That the ancient " Towne" may have extended in straggling form towards the site of the modern village is highly probable, from the fact that down to a comparatively recent period houses and holdings were thickly dotted over the fertile fields that now form the landscape. The town of Kincardine, of which not a house remains, extended a half mile in length between its East and West Ports, from the Castle to near Fettercairn House; and as late as the end of last century it had as many as seventy or eighty inhabitants. Upon the decay and extinction of the older Fettercairn on the one hand, and of Kincardine on the other, it may be said that the modern village, like a "sweet Auburn," has flourished. After the erection of Balbegno Castle and its occupation by the Woods, as the Thanes and' Bailliaries of Fettercairn, the village on its west side was restricted to its present boundary. And following the superiority of the Woods of Balbegno, which terminated in the seventeenth century, John Earl Middleton, as proprietor of the lands and mansion of Fettercairn on the east side, became the superior, and the village was erected into a Burgh of Barony. Again, on the south, the Ramsays of Balmain—whose oldest mansion stood, not, as some suppose, on the Hill of Esslie, but on the rising ground to the east of Balmain farmstead—made their power and authority to be felt for good. And, on the north side, when Fasque became their residence, a cordon of wholesome influence encircled the village and promoted its prosperity. And down to the present day, under the benign sway of successive owners and superiors, the same advantages have been enjoyed and justly appreciated. Other places have envied Fettercairn; and at a time not long past, the query used to be put, that if Kincardineshire could boast of only four Baronets, why should three of them be located as proprietors in the Parish of Fettercairn ? A native wag gave as the answer, "Because Sir Alexander Ramsay of Balmain, Sir John Stuart Forbes of Fettercairn, and Sir Thomas Gladstone of Fasque, have mair sense than the Deeside man."

The parish was so named from the group of dwellings or "towne"; for the division of Scotland into parishes was not made till the time of King David "the sair saint to the crown," about the year 1130. The oldest form of the name as written by Wyntoun, Prior of Lochleven, the rhyming chronicler who gives us the story of Fenella and the murder of Kenneth III., is "Fethyrkerne." This term is descriptive of the hillocks and prominent heights lying between the village and Fenella's castle of Greencairn. Some authorities maintain that "Fotherkern" was the original name. The oldest forms of Fordoun and Dunnottar were conversely Fotherdun and Dunfother, in Celtic the promontory hills or headlands. The Father elided into For occurs all over Scotland. Fothra or Fodra was the actual name of a homestead on the prominent brae face above the lake of Fasque. The beautiful lake of Fasque, twenty acres in extent, formed in the early thirties by the late Sir John Gladstone, covers the marshy ground formerly known as the "Bogs of Fodra." "Foderance" is the name of a place in the parish of Kettins; and we have Fotheringham, near Forfar. "Fidra" or "Fetheray " is a rocky basaltic islet on the coast of Haddington. "Fethirale,r is the name of a croft near Dundee; and we have "Fetter,r in Fetteresso, Fetterangus, Fetternear, &c,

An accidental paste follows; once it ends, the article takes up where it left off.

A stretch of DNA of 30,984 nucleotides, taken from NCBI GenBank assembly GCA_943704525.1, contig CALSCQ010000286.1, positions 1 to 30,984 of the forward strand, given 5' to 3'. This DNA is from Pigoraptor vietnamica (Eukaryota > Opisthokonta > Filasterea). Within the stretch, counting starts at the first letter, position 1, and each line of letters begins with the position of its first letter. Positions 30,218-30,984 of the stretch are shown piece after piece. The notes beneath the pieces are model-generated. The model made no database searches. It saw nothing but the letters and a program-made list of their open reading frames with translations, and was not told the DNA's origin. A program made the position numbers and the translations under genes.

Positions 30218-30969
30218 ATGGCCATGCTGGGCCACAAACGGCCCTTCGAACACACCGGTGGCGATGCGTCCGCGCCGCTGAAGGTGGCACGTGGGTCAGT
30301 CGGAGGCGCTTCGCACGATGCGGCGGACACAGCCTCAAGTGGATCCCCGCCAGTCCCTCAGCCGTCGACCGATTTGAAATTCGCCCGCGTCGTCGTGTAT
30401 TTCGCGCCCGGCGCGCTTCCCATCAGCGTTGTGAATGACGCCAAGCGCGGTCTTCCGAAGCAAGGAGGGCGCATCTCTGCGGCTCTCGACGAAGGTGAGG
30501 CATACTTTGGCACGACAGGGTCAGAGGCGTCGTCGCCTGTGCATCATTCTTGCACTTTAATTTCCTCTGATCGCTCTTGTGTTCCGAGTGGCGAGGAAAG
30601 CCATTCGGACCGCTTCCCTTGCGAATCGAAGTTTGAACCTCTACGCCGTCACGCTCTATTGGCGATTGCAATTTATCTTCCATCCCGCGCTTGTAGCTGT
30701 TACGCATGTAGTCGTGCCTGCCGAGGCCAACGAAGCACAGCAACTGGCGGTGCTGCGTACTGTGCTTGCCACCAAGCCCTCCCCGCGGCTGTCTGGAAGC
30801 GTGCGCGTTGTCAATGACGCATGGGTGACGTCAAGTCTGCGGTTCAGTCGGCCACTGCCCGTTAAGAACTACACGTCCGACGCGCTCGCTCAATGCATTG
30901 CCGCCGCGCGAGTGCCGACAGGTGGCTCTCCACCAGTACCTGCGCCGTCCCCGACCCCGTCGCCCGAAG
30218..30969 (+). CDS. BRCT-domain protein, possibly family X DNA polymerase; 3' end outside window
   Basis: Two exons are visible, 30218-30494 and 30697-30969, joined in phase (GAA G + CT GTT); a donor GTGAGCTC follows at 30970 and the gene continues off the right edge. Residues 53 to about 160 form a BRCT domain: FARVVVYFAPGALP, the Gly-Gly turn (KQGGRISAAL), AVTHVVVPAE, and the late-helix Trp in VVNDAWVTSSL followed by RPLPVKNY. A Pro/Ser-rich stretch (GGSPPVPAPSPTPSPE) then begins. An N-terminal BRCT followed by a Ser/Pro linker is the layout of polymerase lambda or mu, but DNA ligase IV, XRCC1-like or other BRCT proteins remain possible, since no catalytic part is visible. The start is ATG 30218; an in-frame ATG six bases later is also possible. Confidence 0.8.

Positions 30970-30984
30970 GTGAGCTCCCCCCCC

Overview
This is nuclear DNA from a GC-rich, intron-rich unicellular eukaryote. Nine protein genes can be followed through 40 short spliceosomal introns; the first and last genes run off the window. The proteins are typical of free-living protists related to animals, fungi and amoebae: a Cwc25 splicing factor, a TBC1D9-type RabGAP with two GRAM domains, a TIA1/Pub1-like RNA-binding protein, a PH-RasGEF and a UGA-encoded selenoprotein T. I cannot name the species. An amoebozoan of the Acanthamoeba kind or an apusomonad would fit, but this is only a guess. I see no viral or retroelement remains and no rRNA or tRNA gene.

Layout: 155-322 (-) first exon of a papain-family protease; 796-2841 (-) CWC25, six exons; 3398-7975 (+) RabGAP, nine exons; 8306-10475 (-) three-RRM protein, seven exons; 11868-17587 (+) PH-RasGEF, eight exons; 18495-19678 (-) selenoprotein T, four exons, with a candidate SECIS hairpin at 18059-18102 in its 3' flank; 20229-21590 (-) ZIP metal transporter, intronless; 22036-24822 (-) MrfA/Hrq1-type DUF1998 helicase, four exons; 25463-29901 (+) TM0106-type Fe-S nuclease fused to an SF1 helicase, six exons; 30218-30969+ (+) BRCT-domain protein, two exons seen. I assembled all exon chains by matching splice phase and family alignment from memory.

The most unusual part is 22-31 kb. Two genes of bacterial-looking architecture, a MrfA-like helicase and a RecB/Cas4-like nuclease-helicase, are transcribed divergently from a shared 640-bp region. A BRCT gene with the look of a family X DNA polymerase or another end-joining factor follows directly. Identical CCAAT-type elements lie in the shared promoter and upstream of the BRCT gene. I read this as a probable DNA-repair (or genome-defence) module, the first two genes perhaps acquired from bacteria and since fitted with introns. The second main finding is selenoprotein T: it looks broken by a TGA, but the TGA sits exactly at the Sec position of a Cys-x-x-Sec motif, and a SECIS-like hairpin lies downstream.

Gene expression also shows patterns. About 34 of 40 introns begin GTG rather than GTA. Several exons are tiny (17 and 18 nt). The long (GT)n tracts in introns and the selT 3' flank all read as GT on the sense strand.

A rather fanciful etymology of Fettercairn is given by the late Rev. Robert Foote, in the Old Statistical Account of Scotland, as follows : " Fetter signifies a pass, and there are two large cairns at the top of the mountain and many small ones lower down, near to which, according to tradition, a great battle was fought, from which it is probable that the district got its name." The tradition referred to by Mr Foote has not reached our day, and we have no record remaining of any particular battle. It may have been one of Wallace's encounters with the English before his overthrow of them at Dunnottar, or that of Bruce's-victory of the Comyn at the foot of Glenesk, to be afterwards noted in connection with Newdosk.

On the whole, Mr Foote's derivation is unscientific, because there can be no manner of doubt that the present name Fettercairn is a corruption of the older name Fether, or Fotherkerne; and here, as in many other instances throughout Scotland that can be cited, the local pronunciation follows the older name.

It may further be stated with regard to the name that there have been no fewer than twenty different forms of the word, as written at successive periods from the tenth century down to the present time. They are, with approximate dates, as follows:—

In the tenth century it was Fotherkern or Fethyrkerner according to the old chroniclers. In the fourteenth century,. Fothercardine, Fottercardine, and Fetherkern. In the fifteenth, Fethyrcarne, Fetterkarne, Fethirkerne, Feddirkairnr and Feddirkeyrn. In the sixteenth, Fethircarn, Fethercarne, Fethirkern, Fethircairne, and Fethircarny. In the seventeenth and eighteenth, Fettercarden, Fettercarne, Fetter-cairne, Faittercairne, Fetterkairn, and, lastly, the present modern form, Fettercairn. So many old variations of spelling probably rest upon nothing else than the arbitrary fancy of each writer, at a time when there was less writing done, and when words and place-names were practically unwritten. Sir Herbert Maxwell, in his "Scottish Land Names," gives a similar instance of twenty-five different spellings of "Galloway." From these desultory remarks it may be inferred that Fother, Fether or Fettw means the jutting ridge or ridges, and cairn the hill upon which stood Fenella's castle.

The aggregate number of farms, crofts, and homesteads,. old and new, within the bounds of the parish, is about 114. A list of local place-names, with the meanings of such a& are Celtic, will be given in another chapter.